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root canal procedure

FAQ: The Ins and Outs of Root Canals

When a cavity or damaged tooth develops a deep dental infection, your dentist will likely recommend a root canal and follow-up care.

Here at Arkansas Family Dental, we teach our patients that preventative dental care is the most effective method for preventing dental infections, disease, and other issues that can affect the health of your teeth. But, at times, factors such as injury or decay may require you to seek further treatment in order to save a damaged tooth. Fortunately, with today’s modern dentistry, the best root canal procedure and care can now be performed to restore your teeth and prevent extractions.

When Is A Root Canal Necessary?

When the soft tissue inside of a tooth, known as its pulp, becomes infected and inflamed, a root canal or extraction procedure must be performed in order to prevent the infection from spreading to the surrounding teeth and jawbone. Unlike an extraction, which requires the removal of the tooth, a root canal procedure can be performed instead to eliminate the infection and save the tooth.

An infection of the tooth’s pulp usually occurs when a cavity is left untreated or when a tooth is injured or cracked. Signs of an infected tooth include swelling around the affected area and pain that can range from mild to severe. The diseased pulp can be removed and the infection can be eliminated so that your damaged tooth can be successfully restored.

How Is A Root Canal Procedure Performed?

To prevent any possible pain, your dentist will thoroughly numb your tooth and the surrounding tissue before the start of your root canal procedure. Once the infected tooth is numbed, the tooth’s top layer (known as its crown) is drilled away so that the tooth’s pulp chamber can be accessed. Using a series of fine dental files, the tooth’s unhealthy pulp and any surrounding infection is then carefully removed. Next, the hollowed out pulp chamber is irrigated to remove any remaining debris.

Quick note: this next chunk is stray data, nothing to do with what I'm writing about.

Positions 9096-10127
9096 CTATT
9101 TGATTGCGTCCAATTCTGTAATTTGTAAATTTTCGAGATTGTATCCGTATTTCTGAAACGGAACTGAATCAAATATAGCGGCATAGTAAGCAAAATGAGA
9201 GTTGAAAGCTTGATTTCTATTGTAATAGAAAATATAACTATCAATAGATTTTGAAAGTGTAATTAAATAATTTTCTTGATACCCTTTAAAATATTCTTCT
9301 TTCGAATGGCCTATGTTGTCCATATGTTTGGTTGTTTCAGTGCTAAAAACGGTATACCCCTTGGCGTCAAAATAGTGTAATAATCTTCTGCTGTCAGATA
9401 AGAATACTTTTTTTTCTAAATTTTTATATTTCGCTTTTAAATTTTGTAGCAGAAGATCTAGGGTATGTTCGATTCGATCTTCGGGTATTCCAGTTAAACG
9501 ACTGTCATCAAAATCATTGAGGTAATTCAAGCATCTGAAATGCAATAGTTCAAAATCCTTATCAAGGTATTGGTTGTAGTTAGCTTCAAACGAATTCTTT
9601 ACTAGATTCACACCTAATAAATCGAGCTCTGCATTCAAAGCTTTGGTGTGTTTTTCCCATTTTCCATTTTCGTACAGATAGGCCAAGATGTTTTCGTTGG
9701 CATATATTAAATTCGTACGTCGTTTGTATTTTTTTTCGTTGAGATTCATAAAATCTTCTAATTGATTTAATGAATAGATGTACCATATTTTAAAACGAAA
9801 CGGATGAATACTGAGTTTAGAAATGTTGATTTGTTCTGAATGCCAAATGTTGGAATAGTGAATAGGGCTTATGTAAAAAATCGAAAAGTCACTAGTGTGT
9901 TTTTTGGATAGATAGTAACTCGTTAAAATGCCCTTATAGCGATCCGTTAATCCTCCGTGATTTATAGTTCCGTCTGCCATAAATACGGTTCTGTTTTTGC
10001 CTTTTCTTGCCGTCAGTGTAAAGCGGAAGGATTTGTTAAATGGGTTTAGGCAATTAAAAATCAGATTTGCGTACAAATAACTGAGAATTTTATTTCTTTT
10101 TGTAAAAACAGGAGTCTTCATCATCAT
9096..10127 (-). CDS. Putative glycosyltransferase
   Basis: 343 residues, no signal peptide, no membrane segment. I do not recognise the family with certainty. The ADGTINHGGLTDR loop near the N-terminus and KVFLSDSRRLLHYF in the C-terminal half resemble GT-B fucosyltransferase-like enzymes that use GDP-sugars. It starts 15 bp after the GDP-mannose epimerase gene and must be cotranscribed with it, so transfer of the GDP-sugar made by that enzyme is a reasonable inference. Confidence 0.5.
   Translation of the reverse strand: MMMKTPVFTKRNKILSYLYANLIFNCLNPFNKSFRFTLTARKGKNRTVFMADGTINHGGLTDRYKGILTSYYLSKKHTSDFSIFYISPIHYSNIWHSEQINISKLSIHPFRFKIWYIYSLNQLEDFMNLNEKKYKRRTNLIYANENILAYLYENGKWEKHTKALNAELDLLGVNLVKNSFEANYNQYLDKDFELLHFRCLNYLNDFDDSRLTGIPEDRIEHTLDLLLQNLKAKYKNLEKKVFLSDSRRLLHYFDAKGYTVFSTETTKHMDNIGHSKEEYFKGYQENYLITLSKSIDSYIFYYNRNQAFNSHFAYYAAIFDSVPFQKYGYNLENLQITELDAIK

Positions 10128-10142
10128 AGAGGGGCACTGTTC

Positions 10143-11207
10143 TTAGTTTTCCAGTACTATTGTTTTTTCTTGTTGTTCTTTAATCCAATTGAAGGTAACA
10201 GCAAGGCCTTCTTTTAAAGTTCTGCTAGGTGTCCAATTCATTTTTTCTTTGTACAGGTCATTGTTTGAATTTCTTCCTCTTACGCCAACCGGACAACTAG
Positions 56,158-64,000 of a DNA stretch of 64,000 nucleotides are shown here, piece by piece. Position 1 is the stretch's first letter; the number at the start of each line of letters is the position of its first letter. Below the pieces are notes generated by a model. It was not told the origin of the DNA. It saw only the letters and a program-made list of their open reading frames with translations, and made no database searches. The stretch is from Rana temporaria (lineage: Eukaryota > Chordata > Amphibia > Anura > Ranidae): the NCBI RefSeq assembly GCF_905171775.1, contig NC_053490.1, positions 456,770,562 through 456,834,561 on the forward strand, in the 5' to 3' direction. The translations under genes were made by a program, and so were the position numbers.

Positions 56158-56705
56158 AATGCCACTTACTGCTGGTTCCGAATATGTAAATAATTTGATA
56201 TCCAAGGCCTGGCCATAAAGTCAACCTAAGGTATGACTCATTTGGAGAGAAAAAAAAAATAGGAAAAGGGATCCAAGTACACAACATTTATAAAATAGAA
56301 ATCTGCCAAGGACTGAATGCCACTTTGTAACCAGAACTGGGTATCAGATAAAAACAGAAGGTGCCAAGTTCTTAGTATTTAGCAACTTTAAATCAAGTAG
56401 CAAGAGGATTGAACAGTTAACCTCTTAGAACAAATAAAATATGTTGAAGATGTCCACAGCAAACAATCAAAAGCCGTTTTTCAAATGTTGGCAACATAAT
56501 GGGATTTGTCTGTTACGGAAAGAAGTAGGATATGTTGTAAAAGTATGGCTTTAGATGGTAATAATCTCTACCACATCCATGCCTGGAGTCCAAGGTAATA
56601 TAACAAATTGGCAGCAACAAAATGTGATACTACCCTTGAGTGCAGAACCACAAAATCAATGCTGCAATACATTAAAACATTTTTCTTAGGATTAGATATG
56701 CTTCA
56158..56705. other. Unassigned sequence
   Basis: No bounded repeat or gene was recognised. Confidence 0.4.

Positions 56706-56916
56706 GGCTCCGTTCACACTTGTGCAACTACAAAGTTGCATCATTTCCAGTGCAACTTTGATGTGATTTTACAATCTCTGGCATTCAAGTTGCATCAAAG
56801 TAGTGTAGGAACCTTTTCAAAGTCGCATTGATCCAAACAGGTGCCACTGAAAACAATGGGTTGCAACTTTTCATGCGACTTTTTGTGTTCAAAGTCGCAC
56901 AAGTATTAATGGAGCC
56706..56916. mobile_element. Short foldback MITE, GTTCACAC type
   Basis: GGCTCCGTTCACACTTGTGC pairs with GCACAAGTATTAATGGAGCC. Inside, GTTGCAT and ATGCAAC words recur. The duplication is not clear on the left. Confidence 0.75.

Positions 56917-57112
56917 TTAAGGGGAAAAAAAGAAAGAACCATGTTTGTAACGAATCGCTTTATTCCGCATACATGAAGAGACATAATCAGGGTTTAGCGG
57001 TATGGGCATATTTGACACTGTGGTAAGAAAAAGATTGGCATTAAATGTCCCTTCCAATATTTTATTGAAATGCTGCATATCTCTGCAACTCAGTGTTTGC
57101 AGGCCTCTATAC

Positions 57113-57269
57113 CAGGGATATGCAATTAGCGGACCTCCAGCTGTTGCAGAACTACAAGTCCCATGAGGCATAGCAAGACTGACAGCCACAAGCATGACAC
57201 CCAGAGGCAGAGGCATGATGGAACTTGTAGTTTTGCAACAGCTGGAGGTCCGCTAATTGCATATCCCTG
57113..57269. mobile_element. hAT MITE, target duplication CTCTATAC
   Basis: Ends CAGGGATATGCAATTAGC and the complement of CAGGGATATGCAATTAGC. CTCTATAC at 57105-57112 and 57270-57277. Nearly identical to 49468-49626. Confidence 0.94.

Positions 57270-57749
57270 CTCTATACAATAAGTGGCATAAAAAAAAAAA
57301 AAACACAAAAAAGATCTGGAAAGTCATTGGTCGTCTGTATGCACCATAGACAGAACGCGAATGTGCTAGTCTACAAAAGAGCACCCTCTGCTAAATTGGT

Once the infected pulp has been removed, a permanent material known as gutta percha will be used to fill in the hollowed out pulp chamber in order to prevent any further infection or contamination. A temporary filling that matches your teeth will then be used to seal off the tooth’s opening and restore the biting surface.

After Your Root Canal Procedure

After a root canal procedure, you may experience some tenderness around the treated tooth as your body begins to heal. It is recommended that you wait for any numbness to wear off before eating to prevent injury to your cheek or tongue. Since a large filling is placed after a root canal procedure, you’ll want to pay special attention to the tooth to be sure that the filling remains intact until a crown is placed.

Your dentist will usually recommend placing a permanent crown after your root canal procedure to protect and reinforce the weakened tooth. A restorative treatment known as a post and core may also be performed prior to the crown’s installation, whereby a small rod is inserted into the root canal to support a core filling in order to provide the tooth with additional structure and support.

Visiting your dentist regularly, and maintaining a consistent oral hygiene regimen will help to ensure that your teeth remain healthy and strong. If you experience swelling or gum pain, contact Arkansas Family Dental in order to prevent a possible root canal infection from spreading. By scheduling an appointment with Arkansas Family Dental today, you can make sure you receive the best root canal procedure and care.

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Tina Nichols

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